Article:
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AMD's rumoured to tap TSMC and Samsung when they move to 5nm

AMD plans to take advantage of both next-generation nodes

AMD's rumoured to tap TSMC and Samsung when they move to 5nm

AMD's rumoured to tap TSMC and Samsung when they move to 5nm 

AMD's Zen 2 architecture takes the company's processors in a brave new direction, transitioning further away from the monolithic approach of older CPU designs and fully into the era of multi-chip processing.   

This move has also seen AMD utilise silicon from multiple manufacturers within a single product, with both AMD's EPYC 2nd Generation processors and Ryzen 3rd Generation processors employing TSMC 7nm CPU cores and an I/O die that is manufactured using Globalfoundries' 14nm node. This step opens up many options for AMD moving forward, offering a level of versatility that wasn't possible with the company's older products. 

Sources over at Semi Wiki have claimed that AMD plans to split their manufacturing between Samsung and TSMC when they move to 5nm, with both manufacturers being expected to reach volume production within a similar timeframe. TSMC was the earliest to 7nm, forcing AMD to go all-in on TSMC's node, but Samsung will be better prepared to take on TSMC with 5nm, assuming everything goes to plan. 

With regards to future process nodes, AMD plans to keep their options open, taking full advantage of the competition within the semiconductor industry to select the best nodes for their products and secure fair pricing. At this time it is expected that AMD will split product lines between each manufacturer, depending on the specific needs of their future products. 

AMD's rumoured to tap TSMC and Samsung when they move to 5nm  

Next-generation 5nm lithography nodes from TSMC and Samsung are expected to enter volume production within a similar timeframe and deliver similar performance characteristics, giving AMD the opportunity to take advantage the competition between Samsung and TSMC in the leading edge foundry space.

TSMC plans to tape out their first 5nm design in the first half of this year and enter volume production in the first half of 2020.  

You can join the discussion on AMD's plans to tap both TSMC and Samsung for 5nm on the OC3D Forums

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Most Recent Comments

22-01-2019, 16:06:51

NeverBackDown
Smart move from a business perspective. Get even better pricing and since AMD already is cheaper than Intel it can either lower cost further or maintain same prices for better margins, which wouldn't be bad as they need all the money they can get in the GPU space.

this just begs the question of quality/parity between the CPUs since they will be using different manufacturers.Quote

22-01-2019, 16:25:11

tgrech
Dual sourcing is regularly used by NVidia & AMD to be fair, there's never any issue of quality of parity because they choose the foundry on a per-product basis, the only primary exceptions of dual sourcing being used for the same IC is with Apples SoCs. However other parts like Vega's interposer were still multi-sourced. For Pascal, NVidia used Samsung for their lower end cards & TSMC for the high end. AMD planned to dual source on 7nm but then GloFlo's 7nm vanished, while Samsung doesn't have a first gen 7nm and is instead waiting for EUV to mature, so 7nm being single sourced has been more of an exception than a rule.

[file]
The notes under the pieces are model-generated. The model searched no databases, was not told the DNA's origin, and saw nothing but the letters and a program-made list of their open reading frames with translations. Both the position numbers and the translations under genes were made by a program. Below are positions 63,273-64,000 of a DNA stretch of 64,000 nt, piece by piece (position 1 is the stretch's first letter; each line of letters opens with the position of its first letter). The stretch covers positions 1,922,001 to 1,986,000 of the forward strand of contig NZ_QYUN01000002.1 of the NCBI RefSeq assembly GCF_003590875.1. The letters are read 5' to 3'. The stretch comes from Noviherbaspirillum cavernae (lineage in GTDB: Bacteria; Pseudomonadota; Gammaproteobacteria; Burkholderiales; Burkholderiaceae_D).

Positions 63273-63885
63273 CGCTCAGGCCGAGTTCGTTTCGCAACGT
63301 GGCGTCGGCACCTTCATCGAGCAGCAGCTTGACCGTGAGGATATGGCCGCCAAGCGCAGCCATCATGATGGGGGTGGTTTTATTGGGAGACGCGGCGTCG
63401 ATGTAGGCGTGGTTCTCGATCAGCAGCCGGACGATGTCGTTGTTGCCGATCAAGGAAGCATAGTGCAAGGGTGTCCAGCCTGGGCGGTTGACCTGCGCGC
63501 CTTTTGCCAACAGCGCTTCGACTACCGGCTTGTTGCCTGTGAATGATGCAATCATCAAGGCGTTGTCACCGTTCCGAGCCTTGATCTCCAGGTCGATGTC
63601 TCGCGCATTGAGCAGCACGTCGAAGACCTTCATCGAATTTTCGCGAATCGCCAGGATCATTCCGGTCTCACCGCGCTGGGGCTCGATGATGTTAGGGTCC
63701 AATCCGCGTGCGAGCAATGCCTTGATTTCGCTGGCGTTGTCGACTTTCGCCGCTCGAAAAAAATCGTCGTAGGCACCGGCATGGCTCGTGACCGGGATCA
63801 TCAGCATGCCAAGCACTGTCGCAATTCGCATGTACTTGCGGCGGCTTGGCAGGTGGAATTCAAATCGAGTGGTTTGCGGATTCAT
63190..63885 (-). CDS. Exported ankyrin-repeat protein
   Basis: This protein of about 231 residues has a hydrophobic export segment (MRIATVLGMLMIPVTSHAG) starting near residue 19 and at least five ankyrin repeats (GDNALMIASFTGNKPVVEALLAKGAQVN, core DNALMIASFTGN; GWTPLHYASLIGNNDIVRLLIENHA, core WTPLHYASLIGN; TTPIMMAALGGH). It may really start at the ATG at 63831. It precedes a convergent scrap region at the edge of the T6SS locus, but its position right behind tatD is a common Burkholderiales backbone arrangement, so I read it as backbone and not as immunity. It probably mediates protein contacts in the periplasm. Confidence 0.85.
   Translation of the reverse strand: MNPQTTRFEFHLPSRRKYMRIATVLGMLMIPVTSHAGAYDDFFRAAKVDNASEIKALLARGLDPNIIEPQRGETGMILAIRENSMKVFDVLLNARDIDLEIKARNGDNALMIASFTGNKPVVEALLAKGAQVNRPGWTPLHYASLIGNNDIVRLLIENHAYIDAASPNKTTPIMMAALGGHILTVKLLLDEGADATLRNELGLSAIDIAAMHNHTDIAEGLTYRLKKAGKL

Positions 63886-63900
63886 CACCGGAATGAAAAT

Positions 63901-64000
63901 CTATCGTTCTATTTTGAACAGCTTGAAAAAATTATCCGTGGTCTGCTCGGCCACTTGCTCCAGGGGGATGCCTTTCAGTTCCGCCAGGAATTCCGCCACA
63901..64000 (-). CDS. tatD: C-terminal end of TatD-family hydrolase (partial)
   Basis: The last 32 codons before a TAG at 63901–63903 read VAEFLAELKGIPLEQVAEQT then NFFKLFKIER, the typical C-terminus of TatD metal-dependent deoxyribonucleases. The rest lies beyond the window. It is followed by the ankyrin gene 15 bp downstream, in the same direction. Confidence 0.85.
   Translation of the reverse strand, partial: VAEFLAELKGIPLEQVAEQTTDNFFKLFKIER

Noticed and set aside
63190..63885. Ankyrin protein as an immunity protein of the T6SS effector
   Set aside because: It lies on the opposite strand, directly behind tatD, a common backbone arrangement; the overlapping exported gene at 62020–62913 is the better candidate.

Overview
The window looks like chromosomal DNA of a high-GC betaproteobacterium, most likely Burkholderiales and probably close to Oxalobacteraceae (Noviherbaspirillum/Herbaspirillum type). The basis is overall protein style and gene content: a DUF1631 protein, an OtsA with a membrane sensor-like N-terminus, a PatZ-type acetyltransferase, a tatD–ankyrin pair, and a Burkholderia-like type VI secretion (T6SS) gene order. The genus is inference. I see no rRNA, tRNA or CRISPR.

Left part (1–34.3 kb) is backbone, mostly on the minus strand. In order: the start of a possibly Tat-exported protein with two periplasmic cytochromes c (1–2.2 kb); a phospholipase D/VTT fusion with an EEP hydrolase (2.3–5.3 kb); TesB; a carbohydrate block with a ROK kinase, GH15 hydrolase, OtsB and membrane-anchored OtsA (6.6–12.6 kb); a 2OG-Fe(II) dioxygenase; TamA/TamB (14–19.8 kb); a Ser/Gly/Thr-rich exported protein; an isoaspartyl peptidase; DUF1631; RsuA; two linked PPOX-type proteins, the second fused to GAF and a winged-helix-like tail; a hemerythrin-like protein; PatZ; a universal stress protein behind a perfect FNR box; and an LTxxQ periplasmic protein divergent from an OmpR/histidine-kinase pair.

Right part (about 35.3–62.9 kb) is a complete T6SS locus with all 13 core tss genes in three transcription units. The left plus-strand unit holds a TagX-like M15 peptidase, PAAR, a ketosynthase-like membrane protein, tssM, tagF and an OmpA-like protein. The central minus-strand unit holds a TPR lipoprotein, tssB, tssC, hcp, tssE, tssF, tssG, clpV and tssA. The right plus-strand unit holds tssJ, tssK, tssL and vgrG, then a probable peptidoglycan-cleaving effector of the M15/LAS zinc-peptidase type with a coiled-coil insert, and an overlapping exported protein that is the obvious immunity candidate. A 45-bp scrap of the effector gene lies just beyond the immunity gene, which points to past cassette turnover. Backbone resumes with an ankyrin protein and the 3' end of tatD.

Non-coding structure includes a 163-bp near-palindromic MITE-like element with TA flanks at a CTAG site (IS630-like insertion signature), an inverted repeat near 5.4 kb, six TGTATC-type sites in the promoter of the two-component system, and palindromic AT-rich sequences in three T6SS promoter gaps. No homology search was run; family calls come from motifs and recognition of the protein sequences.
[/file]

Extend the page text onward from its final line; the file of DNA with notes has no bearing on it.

Dual sourcing is actually pretty expensive business especially given many foundrys competing nodes arn't directly compatible/portable with each other, some times even with a fully complete design it could take many many months of reconfiguring it to suit a different node, but it's kinda necessary when the stakes & costs are this high, planning to single source is kinda suicide as any little delay could ruin & knock off your whole product line for years, just look at Intel.Quote

22-01-2019, 16:39:24

WYP
Quote:
Originally Posted by tgrech View Post
Dual sourcing is regularly used by NVidia & AMD to be fair, there's never any issue of quality of parity because they choose the foundry on a per-product basis, the only primary exceptions of dual sourcing being used for the same IC is with Apples SoCs. However other parts like Vega's interposer were still multi-sourced. For Pascal, NVidia used Samsung for their lower end cards & TSMC for the high end. AMD planned to dual source on 7nm but then GloFlo's 7nm vanished, while Samsung doesn't have a first gen 7nm and is instead waiting for EUV to mature, so 7nm being single sourced has been more of an exception than a rule.

Dual sourcing is actually pretty expensive business especially given many foundrys competing nodes arn't directly compatible/portable with each other, some times even with a fully complete design it could take many many months of reconfiguring it to suit a different node, but it's kinda necessary when the stakes & costs are this high, planning to single source is kinda suicide as any little delay could ruin & knock off your whole product line for years, just look at Intel.
Yeah, AMD is likely to be using different nodes on a per product basis. AMD wouldn't waste the money for making a single product on two nodes unless it was an absolute necessity.

The only case AMD has done this in recent history is dual sourcing GlobalFoundries and Samsung, as their 14nm nodes are basically the same thing. As GF Licensed Samsung's node for 14nm.

AMD is right to keep their options open with 5nm, as Globalfoundries has shown everyone that you shouldn't rely on a single source for a new node. Thankfully TSMC and Samsung have the money behind them to keep them in the Leading Edge silicon race, but it is sad to see only two companies at the top these days. Intel doesn't really count, seeing as they only really produce parts for themselves.Quote
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